Vitamin D, the sunshine vitamin, is primarily processed through the skin rather than through food. During the summer, we wear less and tend to spend more time outdoors, and this increases the amount we produce. In turn, we get sick less often and feel altogether happier. Vitamin D deficiencies are also associated with lower mood and decreased cognitive function.
However, Vitamin D needs range depending on specific conditions. Recommendations for average adults age 19-50 are about 600 i/u a day to prevent deficiency. This can come from sunlight, diet, or supplements, but it may take up to 1500 or 2000 i/u a day, depending on the individual, to keep blood levels about the recommended 30 ng/ml.
Vitamin D foods: Salmon, Mushrooms (cooked), egg yolk, canned tuna, sardines and cod liver oil.
This vitamin is crucial for immune system health, for the manufacture of neurotransmitters, and for adrenal (stress system) health.
Foods that contain Vitamin C: Leafy greens, other vegetables, and all fruits (yes, citrus, but others too!) all have high quantities of vitamin C. If you are a paleo dieter but don’t go heavy on the veggies you may want to consider upping your dose.
Vitamin C Supplement
Take this for Mood & Sleep Improvement
70% of Americans do not get the recommended daily dose of magnesium. And magnesium is crucial for more than 300 essential chemical reactions in the body. Without magnesium, these vital reactions simply don’t take place.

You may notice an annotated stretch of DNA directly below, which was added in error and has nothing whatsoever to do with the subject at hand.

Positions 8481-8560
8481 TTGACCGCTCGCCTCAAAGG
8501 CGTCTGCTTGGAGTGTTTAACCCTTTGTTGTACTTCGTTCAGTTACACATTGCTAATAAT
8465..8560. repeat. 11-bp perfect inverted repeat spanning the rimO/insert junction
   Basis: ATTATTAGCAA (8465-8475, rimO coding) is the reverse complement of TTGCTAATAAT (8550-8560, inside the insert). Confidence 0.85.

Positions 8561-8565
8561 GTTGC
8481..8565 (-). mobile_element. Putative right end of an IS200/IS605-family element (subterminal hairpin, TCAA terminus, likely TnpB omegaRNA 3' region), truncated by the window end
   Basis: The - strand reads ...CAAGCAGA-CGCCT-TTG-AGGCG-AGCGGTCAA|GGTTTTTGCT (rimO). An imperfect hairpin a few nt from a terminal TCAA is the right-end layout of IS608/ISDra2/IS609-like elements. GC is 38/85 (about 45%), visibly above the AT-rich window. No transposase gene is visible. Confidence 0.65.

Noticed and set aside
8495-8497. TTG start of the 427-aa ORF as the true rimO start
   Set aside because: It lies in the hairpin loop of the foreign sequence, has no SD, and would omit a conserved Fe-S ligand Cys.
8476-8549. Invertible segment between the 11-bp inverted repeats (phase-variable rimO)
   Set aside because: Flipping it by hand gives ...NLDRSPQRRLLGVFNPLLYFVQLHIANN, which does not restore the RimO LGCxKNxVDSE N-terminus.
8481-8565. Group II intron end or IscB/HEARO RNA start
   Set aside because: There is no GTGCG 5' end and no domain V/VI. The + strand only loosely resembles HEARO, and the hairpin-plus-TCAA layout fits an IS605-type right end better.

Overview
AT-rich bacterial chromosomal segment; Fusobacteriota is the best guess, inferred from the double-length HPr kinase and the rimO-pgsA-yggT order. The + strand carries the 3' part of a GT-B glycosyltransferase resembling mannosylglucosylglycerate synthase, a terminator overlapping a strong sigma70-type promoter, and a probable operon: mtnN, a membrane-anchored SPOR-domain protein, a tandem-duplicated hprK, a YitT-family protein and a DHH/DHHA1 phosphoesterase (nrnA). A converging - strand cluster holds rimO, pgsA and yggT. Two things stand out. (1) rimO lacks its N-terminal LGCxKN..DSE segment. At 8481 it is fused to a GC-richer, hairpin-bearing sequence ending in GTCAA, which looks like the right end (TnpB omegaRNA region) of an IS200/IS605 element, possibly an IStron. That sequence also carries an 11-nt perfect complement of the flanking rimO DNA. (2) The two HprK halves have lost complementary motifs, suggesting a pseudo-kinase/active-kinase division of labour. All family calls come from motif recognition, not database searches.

Without magnesium, systems malfunction all over the map, from bone growth to adrenal health to the ability to fall asleep at night. Magnesium is also, and perhaps most importantly, one of the primary nutrients involved in the regulation of cellular stress and activity. And when I say stress here, I do mean stress. Any sort of cellular activity is a stress of sorts, because it upregulates activity and requires energy and resources.
Magnesium’s role is simple: it opens channels on cell membranes. When a muscle fiber, for example, needs to tense up and become active, magnesium will open the membrane and help usher in calcium, which helps make it tense. Then, when the period of stress is over and the muscle can relax, magnesium opens up the cell membrane to usher the calcium out of the cell again. The problem for most people is that they have enough magnesium to usher calcium into the cell, but not enough to usher the calcium out.
This leaves them in a chronically up-regulated state, leaving muscles tense, nerves firing, and neurons on high alert. This is why magnesium deficiency is associated with muscle tension, with headaches, with poor adrenal health, and with anxiety.
Without magnesium, the body simply cannot calm down.
Magnesium is very hard to get in a paleo diet (really only in grains) and is CRUCIAL for over 300 enzymatic reactions in the body. You need it to prevent headaches, relax your muscles, calm anxiety, prevent depression, and fall asleep at night, among so many other things. At one point it nearly saved my life.This is the form of magnesium that is easiest on the gut. Other forms in high doses can cause intestinal motility to speed up enough to cause diarrhea. This one is the best for avoiding that if you have a sensitive stomach.
High quality magnesium citrate supplement